(Description nicked from B&N.com.)
“As Denver adjusts to a new master vampire, Kitty gets word of an intruder in the Denver werewolf pack’s territory, and she investigates the challenge to her authority. She follows the scent of the lycanthrope through the mountains where she is lured into a trap, tranquilized, and captured. When she wakes up, she finds herself in a defunct silver mine: the perfect cage for a werewolf. Her captors are a mysterious cult seeking to induct Kitty into their ranks in a ritual they hope will put an end to Dux Bellorum. Though skeptical of their power, even Kitty finds herself struggling to resist joining their cause. Whatever she decides, they expect Kitty to join them in their plot . . . willingly or otherwise.”
The Kitty Norville series is one that I’ve been following since it first debuted. I’ve always liked its combination of interesting characters, unique takes on vampire/werewolf myths, and the author’s willingness to include fantastic creatures that aren’t normally seen. I think that a lot of the series’ charm lies in seeing Kitty and her pack struggling to deal with normal human society. Unfortunately, Kitty in the Underworld has almost none of those signature elements.
A large part of the problem lies in the setting. Kitty is kidnapped and held captive in a silver mine with only four other characters, none of whom readers have met before. I don’t mind the plot about a magical attack on Roman (Dux Bellorum), but the novel takes way too long to get to that point. Much of the page space is spent with Kitty sitting around thinking, or the other characters pontificating at her. The way the plot is set up, there really is nothing for Kitty to do but sit and listen to the others—having her in a silver mine effectively isolates her, but it also effectively keeps her from doing much of anything.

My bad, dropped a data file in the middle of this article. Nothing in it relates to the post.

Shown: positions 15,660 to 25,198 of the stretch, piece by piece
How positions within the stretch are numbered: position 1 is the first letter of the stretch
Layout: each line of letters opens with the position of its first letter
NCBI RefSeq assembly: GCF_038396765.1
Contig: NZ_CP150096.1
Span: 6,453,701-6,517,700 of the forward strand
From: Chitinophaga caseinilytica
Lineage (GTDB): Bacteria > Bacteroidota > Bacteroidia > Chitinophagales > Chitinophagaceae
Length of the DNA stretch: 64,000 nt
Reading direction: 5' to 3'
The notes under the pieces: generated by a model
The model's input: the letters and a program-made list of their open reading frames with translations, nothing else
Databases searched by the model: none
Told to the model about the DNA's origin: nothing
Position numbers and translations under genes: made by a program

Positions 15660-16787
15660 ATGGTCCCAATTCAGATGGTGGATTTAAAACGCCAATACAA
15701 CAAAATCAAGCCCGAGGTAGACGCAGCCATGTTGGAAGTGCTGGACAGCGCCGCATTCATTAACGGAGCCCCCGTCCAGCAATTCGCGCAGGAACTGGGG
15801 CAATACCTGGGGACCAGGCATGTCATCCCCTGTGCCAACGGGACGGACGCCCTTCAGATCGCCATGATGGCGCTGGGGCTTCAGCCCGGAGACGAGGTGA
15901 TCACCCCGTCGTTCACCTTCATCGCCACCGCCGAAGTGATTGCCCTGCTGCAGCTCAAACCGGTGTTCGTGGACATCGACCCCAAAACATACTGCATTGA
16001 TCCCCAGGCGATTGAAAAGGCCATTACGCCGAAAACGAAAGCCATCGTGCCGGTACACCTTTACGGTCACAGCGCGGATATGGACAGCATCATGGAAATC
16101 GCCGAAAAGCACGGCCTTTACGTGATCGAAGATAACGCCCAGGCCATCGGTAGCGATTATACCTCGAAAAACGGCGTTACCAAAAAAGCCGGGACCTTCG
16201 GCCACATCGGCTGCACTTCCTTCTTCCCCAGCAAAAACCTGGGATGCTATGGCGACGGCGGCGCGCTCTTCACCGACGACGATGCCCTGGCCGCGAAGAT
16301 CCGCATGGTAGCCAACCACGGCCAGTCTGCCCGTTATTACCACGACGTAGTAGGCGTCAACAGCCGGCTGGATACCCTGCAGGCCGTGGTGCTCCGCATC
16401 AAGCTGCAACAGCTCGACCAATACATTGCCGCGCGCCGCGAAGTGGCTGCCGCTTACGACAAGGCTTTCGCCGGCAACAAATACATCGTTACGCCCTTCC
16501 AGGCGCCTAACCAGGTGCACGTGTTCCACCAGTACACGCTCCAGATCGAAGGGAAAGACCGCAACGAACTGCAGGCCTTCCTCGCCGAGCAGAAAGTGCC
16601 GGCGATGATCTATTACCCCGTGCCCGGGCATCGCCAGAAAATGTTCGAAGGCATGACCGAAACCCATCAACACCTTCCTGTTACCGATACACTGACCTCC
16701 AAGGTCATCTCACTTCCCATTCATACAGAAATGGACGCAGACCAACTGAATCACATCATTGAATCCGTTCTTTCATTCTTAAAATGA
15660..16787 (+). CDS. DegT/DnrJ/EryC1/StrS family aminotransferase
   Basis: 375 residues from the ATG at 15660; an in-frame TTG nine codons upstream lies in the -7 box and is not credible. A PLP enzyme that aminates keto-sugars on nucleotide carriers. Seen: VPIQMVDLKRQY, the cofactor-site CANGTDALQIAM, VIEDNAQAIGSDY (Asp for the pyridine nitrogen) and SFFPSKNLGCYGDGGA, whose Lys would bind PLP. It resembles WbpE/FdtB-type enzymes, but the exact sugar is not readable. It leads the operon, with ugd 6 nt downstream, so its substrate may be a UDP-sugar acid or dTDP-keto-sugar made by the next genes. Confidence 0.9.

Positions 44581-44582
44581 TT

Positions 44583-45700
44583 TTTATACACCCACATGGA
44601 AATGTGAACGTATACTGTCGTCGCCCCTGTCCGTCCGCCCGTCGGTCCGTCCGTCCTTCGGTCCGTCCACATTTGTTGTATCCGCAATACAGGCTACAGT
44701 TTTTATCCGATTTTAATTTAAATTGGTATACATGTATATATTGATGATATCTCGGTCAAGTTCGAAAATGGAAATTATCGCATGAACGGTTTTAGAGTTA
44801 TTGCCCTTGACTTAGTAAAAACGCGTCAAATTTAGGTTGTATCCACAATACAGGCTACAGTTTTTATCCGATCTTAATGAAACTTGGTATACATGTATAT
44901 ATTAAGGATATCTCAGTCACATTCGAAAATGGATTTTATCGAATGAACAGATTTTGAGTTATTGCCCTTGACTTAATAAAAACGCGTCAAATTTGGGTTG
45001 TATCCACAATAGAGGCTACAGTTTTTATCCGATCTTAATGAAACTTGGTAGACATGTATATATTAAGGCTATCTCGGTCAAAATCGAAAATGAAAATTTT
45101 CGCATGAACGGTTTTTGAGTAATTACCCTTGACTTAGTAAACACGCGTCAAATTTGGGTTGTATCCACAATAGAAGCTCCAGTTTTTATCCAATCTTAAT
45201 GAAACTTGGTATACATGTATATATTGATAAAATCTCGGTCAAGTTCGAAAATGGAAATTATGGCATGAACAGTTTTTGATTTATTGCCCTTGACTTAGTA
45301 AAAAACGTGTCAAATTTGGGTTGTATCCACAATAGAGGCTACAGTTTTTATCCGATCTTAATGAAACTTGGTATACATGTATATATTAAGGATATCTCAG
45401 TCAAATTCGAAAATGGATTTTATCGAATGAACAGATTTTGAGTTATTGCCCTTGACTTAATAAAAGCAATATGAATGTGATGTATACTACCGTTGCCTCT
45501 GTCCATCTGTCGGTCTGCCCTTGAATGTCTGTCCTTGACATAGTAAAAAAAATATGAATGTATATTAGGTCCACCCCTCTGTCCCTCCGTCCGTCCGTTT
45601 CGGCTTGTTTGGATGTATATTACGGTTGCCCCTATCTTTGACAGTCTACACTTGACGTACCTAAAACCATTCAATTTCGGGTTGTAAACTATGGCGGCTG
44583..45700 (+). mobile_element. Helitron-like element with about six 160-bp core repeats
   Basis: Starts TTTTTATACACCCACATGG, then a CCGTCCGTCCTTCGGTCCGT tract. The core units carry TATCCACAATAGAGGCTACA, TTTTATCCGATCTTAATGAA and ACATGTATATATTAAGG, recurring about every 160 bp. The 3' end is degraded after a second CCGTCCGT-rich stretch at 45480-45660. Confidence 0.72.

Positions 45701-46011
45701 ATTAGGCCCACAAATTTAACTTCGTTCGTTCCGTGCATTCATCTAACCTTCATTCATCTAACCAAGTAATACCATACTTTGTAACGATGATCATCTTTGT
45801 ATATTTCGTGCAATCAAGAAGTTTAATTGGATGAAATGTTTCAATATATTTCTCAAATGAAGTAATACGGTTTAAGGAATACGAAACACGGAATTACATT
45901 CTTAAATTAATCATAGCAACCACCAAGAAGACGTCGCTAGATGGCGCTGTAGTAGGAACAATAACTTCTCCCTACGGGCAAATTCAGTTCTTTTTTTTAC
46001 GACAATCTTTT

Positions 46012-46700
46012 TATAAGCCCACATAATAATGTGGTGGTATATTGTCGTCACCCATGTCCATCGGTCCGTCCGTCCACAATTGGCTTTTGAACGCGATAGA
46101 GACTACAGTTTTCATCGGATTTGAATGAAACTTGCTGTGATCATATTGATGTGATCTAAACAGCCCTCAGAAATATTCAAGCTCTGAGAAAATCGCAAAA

The only new character that I really connected with was Sakhmet, a werecat with a gentle personality who is in love with a werewolf named Enkidu. The other three don’t get to progress much beyond two-dimensional characters: Enkidu is a typical growly werewolf, and the other two—a vampire and a witch—don’t have enough individual page time to get a good idea of who they are.
The book certainly isn’t badly written. It has much of the humor and snark that the series is known for. What it doesn’t have is the pacing that keeps the story so interesting. It feels like a short story that got padded out to become a novel, and in my experience, that’s a tactic that seldom works out well. I had to fight to keep from skimming through parts of this book.
While I’m definitely not put off of reading this series, I must say that Kitty in the Underworld is one of the series’ weaker books. Vaughn has an interesting plot arc going on with the vampire “Long Game” and I hate to see it getting stalled.